A Brief History of the East Texas Oil Field

The easy-going rural life of East Texas changed drastically with the discovery of oil during 1930 and 1931, when hardship, scorn, luck, and wealth brought people, ideas, institutions and national attention to East Texas.

Columbus Marion “Dad” Joiner, a seventy-year-old wildcatter, had already drilled two dry holes when in May 1929, he spudded a third hole on the Daisy Bradford farm in Rusk County. But it was not until October 3, 1930, that a production test was done that resulted in a gusher.

Oil fever began to mount with a test by Bateman Oil Company on the Lou Della Crim farm. On Sunday morning, December 28, 1930, while Mrs. Crim was attending church, the well came in, flowing 22,000 barrels a day. This well was only nine miles from Joiner’s well, yet no one believed there was any connection between the two. No one reckoned for what was then a geological phenomenon: an incredible deposit of oil in the Woodbine formation that “pinched out” as it tilted upward against the Sabine Uplift.

The initial “boom” was completed on January 26, 1931, when J.K. Lathrop in Gregg County came in at 3,587 feet, producing 18,000 barrels a day. The well was situated on land assembled by B.A. Skipper of Longview and taken over by the Arkansas Fuel Oil Company

Drilling increased rapidly from seven wells every two weeks to seven wells a day and then to one hundred a day and more. The first oil produced sold for $1.10 a barrel, but the price dropped to 15 cents as supply flooded the market. Drilling activity spread to Upshur, Smith and Cherokee Counties. Production was more than a million barrels a day. In August of 1931, National Guardsmen were ordered into the area to keep peace between roughnecks, lease hounds, oil speculators and camp followers. These actions finally culminated in legislative action: a market demand law, confiscation law, truck tender law, the refinery control and felony bill, and the Connolly Hot Oil Act of 1935, which restored order and stability.

The East Texas Oil Field has produced 6 billion barrels of oil, some of which gave the Allies the petroleum reserve stability needed to win World War II. The resulting wealth has produced new towns, new ways of living, and livelihoods for thousands of East Texas citizens. And the wells are still pumping.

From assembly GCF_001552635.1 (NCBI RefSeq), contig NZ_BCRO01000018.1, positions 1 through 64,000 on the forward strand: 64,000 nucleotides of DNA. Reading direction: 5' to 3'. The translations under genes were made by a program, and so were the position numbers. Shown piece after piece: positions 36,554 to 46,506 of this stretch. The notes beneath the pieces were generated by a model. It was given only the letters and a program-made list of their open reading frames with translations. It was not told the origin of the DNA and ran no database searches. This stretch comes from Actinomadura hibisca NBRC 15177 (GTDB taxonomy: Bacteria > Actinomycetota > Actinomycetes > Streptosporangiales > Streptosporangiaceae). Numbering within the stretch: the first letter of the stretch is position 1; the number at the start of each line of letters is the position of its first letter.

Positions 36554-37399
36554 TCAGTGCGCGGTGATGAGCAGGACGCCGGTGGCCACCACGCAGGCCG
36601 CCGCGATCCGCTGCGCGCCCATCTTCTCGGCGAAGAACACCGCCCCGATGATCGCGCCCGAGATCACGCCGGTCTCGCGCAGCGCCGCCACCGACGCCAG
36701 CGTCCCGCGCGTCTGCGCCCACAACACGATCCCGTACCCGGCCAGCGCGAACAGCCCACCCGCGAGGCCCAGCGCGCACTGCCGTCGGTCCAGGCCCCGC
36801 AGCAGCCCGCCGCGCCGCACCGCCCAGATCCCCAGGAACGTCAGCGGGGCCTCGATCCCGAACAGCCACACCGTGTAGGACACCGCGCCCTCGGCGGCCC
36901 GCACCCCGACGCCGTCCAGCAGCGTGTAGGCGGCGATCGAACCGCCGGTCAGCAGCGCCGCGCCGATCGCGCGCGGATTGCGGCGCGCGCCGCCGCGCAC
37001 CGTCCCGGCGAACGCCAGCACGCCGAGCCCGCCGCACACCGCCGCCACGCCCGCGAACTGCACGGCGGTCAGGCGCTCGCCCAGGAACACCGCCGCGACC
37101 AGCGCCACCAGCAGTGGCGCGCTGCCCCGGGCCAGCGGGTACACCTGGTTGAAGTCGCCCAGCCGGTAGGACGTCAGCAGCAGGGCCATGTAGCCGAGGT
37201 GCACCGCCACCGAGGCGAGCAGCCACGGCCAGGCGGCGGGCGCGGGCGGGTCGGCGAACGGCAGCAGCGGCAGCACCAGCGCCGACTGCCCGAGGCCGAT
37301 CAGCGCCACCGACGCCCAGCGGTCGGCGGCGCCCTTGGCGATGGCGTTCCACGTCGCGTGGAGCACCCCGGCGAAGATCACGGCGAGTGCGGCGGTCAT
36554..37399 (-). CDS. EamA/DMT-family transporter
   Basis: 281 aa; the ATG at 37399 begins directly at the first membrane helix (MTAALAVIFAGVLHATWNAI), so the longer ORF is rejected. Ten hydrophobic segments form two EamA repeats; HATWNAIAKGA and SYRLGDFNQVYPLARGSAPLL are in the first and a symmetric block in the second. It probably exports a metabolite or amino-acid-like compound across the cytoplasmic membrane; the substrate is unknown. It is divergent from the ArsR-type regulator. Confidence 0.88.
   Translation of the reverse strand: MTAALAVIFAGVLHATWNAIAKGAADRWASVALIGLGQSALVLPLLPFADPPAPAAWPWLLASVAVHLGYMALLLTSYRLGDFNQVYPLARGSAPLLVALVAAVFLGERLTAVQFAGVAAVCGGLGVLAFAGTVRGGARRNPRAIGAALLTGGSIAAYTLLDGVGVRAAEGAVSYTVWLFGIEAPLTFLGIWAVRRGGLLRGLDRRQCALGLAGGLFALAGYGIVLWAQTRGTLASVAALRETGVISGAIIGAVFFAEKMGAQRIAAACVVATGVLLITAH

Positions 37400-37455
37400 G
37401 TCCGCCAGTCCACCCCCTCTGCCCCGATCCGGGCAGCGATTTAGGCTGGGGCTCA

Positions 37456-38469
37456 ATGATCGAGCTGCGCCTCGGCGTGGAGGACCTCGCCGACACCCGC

The East Texas Oil Museum at Kilgore College is a tribute to the independent oil producers and wildcatters, to the men and women who dared to dream as they pursued the fruits of free enterprise.

Fun Fact Info

“In the modern era, the first roller cone patent was for the rotary rock bit and was issued to American businessman and inventor Howard Hughes Sr. in 1909. It consisted of two interlocking cones. American businessman Walter Benona Sharp worked very closely with Hughes in developing the rock bit. The success of this bit led to the founding of the Sharp-Hughes Tool Company. In 1933 two Hughes engineers, one of whom was Ralph Neuhaus, invented the tricone bit, which has three cones. The Hughes patent for the tricone bit lasted until 1951, after which other companies made similar bits. However, Hughes still held 40% of the world’s drill bit market in 2000. The superior wear performance of PDC bits gradually eroded the dominance of roller cone bits and early in this century PDC drill bit revenues overtook those of roller cone bits. The technology of both bit types has advanced significantly to provide improved durability and rate of penetration of the rock. This has been driven by the economics of the industry, and by the change from the empirical approach of Hughes in the 1930s, to modern day domain Finite Element codes for both the hydraulic and cutter placement software.”